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BALTIMORE (Stockpickr) -- Last week wasn’t exactly a good week to be a stock investor. The S&P 500 shed 4.3% between Monday’s open and Friday’s close, erasing all but 3% of the gains that Mr. Market had earned year-to-date. But if the week was bad, this month has been worse.
The Dow Jones Industrial Average, for instance, has lost ground in 12 of the last 13 trading sessions. That’s the worst 13-session losing streak for the index since back in 1974. But with this morning’s price action looking decidedly bullish, chances are the big indices are going to be earning back some of those lost points in today’s session after being oversold for so long. That should provide an opportunity for buyers in the broad market right now.
To take full advantage of that turn in momentum, we’re looking to a new set of Rocket Stock names for Monday.
For the uninitiated, “Rocket Stocks” are our list of companies with short-term gain catalysts and longer-term growth potential. To find them, I run a weekly quantitative screen that seeks out stocks with a combination of analyst upgrades and positive earnings surprises to identify rising analyst expectations, a bullish signal for stocks in any market. After all, where analysts’ expectations are increasing, institutional cash often follows.
In the last 151 weeks, our weekly list of five plays has outperformed the S&P 500 by 82.72%.
With that, here’s a look at this week’s Rocket Stocks.
In spite of all of the gains the broad market has given back in the past few weeks, eBay (EBAY) is still having a stellar year in 2012; shares of the online auction site have rallied more than 26% since the first trading day in January. Then again, maybe it’s a little bit of a stretch to call eBay merely an online auction site these days. After all, the firm’s PayPal unit currently makes up around 40% of revenues, and growing.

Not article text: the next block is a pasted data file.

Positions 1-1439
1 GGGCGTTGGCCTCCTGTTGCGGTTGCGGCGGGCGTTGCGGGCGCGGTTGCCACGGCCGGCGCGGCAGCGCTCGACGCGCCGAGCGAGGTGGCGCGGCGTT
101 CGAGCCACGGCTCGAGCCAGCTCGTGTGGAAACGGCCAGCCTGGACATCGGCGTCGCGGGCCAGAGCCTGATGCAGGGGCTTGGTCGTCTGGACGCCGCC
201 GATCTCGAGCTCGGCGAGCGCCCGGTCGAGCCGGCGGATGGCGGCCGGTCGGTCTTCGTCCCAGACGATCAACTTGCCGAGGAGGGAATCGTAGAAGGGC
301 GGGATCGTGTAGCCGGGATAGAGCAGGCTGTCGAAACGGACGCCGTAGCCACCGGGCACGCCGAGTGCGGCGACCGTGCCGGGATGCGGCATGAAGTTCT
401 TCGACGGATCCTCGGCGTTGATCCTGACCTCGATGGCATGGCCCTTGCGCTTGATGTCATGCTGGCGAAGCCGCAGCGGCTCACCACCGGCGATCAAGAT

Exposure to online payments is a big opportunity for eBay in the coming years. Already, the PayPal network has built itself to more accounts than American Express (AXP), and it’s accepted at more major online merchants than not.
Still, PayPal is shirking one of its best opportunities in becoming the payment acceptance platform of first resort for smaller online retailers. In the past few years, PayPal has earned a reputation for being difficult to deal with and locking up customer funds for months at a time. If the firm wants to keep growing PayPal (and taking home big fees for its trouble), then it’ll need to resolve those customer service issues.
On the auction front, eBay is doing a solid job of courting growth. The firm has been expanding the footprint of its Marketplace offerings, gaining exposure to emerging markets, where the firm is going to find the majority of new users. And by tightly integrating the auction and payment businesses, eBay gets to double dip on fees for all of the dollar volume that passes through its platform.
The biggest challenge right now will be figuring out how to use the firm’s mountain of cash wisely. In the meantime, investors should watch out for second quarter earnings on July 18.
Packaged food giant Kraft (KFT) owns some of the best brands on grocery shelves -- and that’s benefiting the firm in a big way as consumers start getting more comfortable with trading up in this economy. Go out to 99% of U.S. consumers’ pantries, and the firm boasts that you’ll find a Kraft product somewhere in there. Nabisco, Oscar Mayer and Maxwell House are just a few of the firm’s labels, in addition to its namesake Kraft brand.
Inflation has been the big black cloud hovering over food firms’ heads for the past two years. As commodities rallied in the wake of 2008, investors were shaking at the prospect of margins getting squeezed hard from higher input costs -- but those fears never played out as badly as expected. While margins have been trimmed on rising costs, Kraft still boasts net margins north of 6% each quarter.
Kraft generates enormous amounts of cash right now, cash that goes to pay off the firm’s shareholders in the form of dividends. Right now, the food firm boasts a yield of just over 3%, a payout that’s in-line with peer companies in this environment.
With analyst sentiment on the upswing, we’re adding this Rocket Stock to our list this week.